Direct to content
thisisFINLAND

Life & society

Building an even better Finnish school

By Nadja Sayej, September 2013

Photo: Andreas Meichsner/VerstasSaunalahti School, Verstas Architects, Finnish education system success, PISA, Espoo, Helsinki, FinlandSaunalahti School, located just west of Helsinki, shows how architecture mixes with education and a sense of community.

Saunalahti School in Espoo, just west of Helsinki, acts as a modern-day metaphor for Finnish education – better architecture contributes to a better scholastic experience.

Award-winning Helsinki firm Verstas Architects recently built Saunalahti School, which opened its doors in autumn 2012 to 750 students, from preschool to teenagers. The 10,000-square-metre building elicited an unlikely response: It has become the living room of the whole neighbourhood.

Photo: Andreas Meichsner/VerstasSaunalahti School, Verstas Architects, Finnish education system success, PISA, Espoo, Helsinki, Finland
More than just a place to study art, math and literature: Saunalahti School is designed to serve schoolchildren and the surrounding community.

“The building is in maximum use almost around the clock,” says school principal Hanna Sarakorpi. “There is a lot of synergy all of us can benefit from.”

The school was built as more than just a place to study art, math and literature. It was meant to become a focal point for its corner of Espoo, according to Ilkka Salminen, who co-created the building with his partners at Verstas, Väinö Nikkilä, Jussi Palva and Riina Palva.

The school’s library is open to the public in the evening, while cooperation between the school, the daycare and the youth centre is constantly growing.

Deciphering the secret of success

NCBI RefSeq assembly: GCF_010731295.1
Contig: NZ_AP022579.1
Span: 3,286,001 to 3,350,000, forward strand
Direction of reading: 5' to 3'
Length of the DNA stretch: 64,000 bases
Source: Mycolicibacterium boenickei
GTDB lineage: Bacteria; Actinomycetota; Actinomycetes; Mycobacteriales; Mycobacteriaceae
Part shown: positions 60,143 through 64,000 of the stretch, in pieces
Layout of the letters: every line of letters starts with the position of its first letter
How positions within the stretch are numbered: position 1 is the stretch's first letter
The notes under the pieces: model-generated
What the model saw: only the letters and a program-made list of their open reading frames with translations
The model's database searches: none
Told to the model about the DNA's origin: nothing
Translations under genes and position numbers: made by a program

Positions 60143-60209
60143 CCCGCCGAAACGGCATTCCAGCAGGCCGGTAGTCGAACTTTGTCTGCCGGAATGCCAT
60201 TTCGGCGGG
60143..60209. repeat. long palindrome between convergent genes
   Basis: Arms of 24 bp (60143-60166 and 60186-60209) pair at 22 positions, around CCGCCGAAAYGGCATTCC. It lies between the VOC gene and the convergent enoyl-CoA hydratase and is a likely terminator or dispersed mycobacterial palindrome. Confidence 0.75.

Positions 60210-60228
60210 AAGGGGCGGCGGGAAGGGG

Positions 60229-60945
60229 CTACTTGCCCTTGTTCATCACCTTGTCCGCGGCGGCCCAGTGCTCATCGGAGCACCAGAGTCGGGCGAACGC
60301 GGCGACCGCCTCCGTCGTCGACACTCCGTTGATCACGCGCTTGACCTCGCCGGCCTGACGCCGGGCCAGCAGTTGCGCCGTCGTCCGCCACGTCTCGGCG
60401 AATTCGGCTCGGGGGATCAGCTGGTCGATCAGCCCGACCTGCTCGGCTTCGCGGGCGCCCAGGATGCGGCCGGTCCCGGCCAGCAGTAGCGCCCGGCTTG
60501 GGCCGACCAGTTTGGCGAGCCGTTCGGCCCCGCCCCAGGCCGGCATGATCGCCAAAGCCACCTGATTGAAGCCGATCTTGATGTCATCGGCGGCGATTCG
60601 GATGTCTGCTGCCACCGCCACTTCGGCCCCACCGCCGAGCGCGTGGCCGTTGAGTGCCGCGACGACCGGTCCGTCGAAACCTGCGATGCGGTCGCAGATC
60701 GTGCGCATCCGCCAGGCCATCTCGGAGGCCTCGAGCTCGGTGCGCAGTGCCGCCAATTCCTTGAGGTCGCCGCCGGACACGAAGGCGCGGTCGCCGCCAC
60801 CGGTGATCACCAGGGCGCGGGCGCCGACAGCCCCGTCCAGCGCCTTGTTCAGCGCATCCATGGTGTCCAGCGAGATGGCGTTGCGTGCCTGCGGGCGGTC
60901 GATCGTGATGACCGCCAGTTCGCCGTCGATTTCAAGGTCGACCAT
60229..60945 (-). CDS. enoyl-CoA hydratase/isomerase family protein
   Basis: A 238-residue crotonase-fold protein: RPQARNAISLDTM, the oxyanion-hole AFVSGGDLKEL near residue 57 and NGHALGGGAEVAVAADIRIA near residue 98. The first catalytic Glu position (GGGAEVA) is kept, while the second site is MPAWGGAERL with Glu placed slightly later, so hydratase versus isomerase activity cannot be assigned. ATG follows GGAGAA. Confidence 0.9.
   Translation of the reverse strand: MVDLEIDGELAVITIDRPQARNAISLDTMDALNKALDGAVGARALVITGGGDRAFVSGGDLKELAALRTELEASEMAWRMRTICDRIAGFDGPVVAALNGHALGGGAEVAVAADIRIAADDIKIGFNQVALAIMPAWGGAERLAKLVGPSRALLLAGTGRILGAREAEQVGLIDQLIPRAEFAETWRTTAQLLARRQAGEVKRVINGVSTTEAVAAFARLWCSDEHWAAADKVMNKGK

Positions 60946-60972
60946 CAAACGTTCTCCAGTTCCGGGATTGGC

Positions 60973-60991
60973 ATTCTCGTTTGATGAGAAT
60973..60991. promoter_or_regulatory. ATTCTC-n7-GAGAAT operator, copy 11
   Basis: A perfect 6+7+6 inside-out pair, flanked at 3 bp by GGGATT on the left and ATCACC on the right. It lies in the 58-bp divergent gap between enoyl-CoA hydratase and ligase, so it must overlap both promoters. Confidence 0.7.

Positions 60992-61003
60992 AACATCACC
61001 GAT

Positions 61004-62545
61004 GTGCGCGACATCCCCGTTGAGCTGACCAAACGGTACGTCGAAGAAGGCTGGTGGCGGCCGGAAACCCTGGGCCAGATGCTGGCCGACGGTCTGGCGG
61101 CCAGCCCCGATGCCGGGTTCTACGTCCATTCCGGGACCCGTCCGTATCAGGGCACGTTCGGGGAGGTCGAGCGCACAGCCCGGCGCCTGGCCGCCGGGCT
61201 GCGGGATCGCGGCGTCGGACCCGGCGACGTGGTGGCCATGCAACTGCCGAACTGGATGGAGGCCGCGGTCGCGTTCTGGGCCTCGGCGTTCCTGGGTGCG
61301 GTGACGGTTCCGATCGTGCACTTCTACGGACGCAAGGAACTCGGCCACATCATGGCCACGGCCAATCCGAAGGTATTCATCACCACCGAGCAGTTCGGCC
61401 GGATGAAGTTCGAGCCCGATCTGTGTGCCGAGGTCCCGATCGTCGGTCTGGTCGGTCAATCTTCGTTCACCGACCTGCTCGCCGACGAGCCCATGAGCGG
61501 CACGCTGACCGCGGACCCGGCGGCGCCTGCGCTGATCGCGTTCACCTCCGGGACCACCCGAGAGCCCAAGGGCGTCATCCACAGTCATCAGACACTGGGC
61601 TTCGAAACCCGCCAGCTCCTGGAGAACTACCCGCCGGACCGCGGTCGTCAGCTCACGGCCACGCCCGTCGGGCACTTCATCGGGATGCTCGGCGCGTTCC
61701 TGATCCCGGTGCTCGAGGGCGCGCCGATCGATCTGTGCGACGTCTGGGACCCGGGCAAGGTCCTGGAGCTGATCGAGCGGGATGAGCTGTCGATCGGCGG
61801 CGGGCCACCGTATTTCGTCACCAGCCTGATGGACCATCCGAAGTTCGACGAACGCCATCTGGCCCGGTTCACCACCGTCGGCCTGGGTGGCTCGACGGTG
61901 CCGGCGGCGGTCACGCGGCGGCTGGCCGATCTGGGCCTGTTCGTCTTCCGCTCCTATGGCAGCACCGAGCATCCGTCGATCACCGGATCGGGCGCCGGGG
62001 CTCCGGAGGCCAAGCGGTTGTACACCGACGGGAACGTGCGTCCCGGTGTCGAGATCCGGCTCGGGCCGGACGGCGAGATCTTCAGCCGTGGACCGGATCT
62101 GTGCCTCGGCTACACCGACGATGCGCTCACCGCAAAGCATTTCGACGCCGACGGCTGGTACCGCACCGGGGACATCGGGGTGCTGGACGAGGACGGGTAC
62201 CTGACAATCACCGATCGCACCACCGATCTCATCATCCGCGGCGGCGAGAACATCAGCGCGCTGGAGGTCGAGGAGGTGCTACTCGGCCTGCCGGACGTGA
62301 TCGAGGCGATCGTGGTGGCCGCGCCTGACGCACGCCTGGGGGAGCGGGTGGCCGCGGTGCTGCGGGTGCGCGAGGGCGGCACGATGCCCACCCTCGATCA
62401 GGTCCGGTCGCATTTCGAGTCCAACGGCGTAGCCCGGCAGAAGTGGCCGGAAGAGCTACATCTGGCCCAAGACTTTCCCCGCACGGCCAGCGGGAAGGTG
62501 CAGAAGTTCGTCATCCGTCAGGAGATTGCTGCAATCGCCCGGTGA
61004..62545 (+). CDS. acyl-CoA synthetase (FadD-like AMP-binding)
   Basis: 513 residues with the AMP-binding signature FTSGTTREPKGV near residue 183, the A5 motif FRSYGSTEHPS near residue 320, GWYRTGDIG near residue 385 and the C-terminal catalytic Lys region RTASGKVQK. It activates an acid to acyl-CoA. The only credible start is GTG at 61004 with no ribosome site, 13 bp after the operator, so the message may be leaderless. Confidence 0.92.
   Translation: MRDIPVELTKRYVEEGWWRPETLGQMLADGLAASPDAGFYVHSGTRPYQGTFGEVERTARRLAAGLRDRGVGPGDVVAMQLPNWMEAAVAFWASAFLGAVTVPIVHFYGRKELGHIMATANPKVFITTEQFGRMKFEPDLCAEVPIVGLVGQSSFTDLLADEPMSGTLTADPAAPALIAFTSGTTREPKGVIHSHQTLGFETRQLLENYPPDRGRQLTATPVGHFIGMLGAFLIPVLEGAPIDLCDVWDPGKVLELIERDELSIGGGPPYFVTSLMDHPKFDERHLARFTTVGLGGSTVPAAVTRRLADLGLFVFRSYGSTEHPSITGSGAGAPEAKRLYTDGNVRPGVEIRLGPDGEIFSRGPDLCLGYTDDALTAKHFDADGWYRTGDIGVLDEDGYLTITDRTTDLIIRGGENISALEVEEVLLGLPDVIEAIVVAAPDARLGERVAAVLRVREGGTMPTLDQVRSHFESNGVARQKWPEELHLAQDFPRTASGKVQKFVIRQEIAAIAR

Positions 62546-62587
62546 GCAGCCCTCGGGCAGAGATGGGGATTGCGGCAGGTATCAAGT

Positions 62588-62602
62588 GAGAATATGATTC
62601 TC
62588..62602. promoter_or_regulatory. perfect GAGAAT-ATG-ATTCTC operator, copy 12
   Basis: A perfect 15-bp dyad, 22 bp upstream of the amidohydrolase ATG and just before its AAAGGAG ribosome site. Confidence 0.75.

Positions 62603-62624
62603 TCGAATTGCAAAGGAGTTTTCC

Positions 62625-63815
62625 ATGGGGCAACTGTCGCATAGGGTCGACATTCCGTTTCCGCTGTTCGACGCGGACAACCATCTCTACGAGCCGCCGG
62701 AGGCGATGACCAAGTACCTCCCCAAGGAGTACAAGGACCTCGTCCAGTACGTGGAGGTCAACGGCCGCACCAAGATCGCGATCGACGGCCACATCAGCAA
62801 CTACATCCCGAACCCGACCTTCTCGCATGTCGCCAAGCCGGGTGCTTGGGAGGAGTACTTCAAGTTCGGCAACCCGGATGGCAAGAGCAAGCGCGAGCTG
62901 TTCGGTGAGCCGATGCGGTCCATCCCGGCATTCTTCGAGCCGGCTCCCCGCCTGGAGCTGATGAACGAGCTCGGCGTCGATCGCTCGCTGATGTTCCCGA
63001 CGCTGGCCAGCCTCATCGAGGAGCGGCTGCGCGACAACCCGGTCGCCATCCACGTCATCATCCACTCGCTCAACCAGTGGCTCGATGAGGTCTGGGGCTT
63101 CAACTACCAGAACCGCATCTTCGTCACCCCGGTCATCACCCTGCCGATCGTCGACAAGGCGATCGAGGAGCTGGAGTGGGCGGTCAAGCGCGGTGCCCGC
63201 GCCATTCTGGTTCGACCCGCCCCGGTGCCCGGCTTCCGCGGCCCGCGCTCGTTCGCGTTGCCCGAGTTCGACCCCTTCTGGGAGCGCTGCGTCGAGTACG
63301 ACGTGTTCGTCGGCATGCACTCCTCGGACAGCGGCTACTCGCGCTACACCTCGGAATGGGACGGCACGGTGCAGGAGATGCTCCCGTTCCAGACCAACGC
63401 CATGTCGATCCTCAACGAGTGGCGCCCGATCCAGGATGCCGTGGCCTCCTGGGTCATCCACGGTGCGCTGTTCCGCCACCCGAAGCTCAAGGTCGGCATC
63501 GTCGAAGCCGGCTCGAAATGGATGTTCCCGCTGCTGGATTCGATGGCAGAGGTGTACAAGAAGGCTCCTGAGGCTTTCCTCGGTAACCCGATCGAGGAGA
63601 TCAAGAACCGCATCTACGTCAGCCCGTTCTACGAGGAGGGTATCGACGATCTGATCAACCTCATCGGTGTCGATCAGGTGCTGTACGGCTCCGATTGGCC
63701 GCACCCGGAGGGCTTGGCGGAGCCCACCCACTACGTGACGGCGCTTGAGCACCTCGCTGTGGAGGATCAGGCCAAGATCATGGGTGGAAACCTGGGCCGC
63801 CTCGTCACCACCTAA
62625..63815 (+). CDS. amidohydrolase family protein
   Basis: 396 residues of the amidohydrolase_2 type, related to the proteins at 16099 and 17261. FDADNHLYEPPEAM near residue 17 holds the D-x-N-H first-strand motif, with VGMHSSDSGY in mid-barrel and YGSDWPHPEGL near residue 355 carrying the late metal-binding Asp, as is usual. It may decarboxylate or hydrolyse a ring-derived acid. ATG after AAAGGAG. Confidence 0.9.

Photo: Andreas Meichsner/VerstasSaunalahti School, Verstas Architects, Finnish education system success, PISA, Espoo, Helsinki, Finland
Parts of the school, such as Saunalahti Library, stay open to serve the public during the evening.

Consistently ranked as a top education leader by the Programme for International Student Assessment (PISA), the Finnish school system offers more than just academic support: health, dental and counselling services are available through the schools and help ensure students’ wellbeing.

An OECD report notes that, since the first PISA in 2000, “Finnish schools have become a kind of tourist destination,” where educators and policymakers from around the world try to decipher “the secret of success.”

In the 2000, 2003 and 2006 PISA surveys, Finland took top honours in literacy, mathematics and science, and it remained in the top 10 in 2009 despite moving to sixth in mathematics, second in sciences and third in reading. (At the time of writing, the 2012 results have not yet been released – the release date is December 3, 2013.)

Qualifying as a teacher in Finland – even a primary school teacher – requires a university degree. Education degree programmes at Finnish universities enjoy a great deal of popularity, and admission is notoriously competitive.

Nontraditional classrooms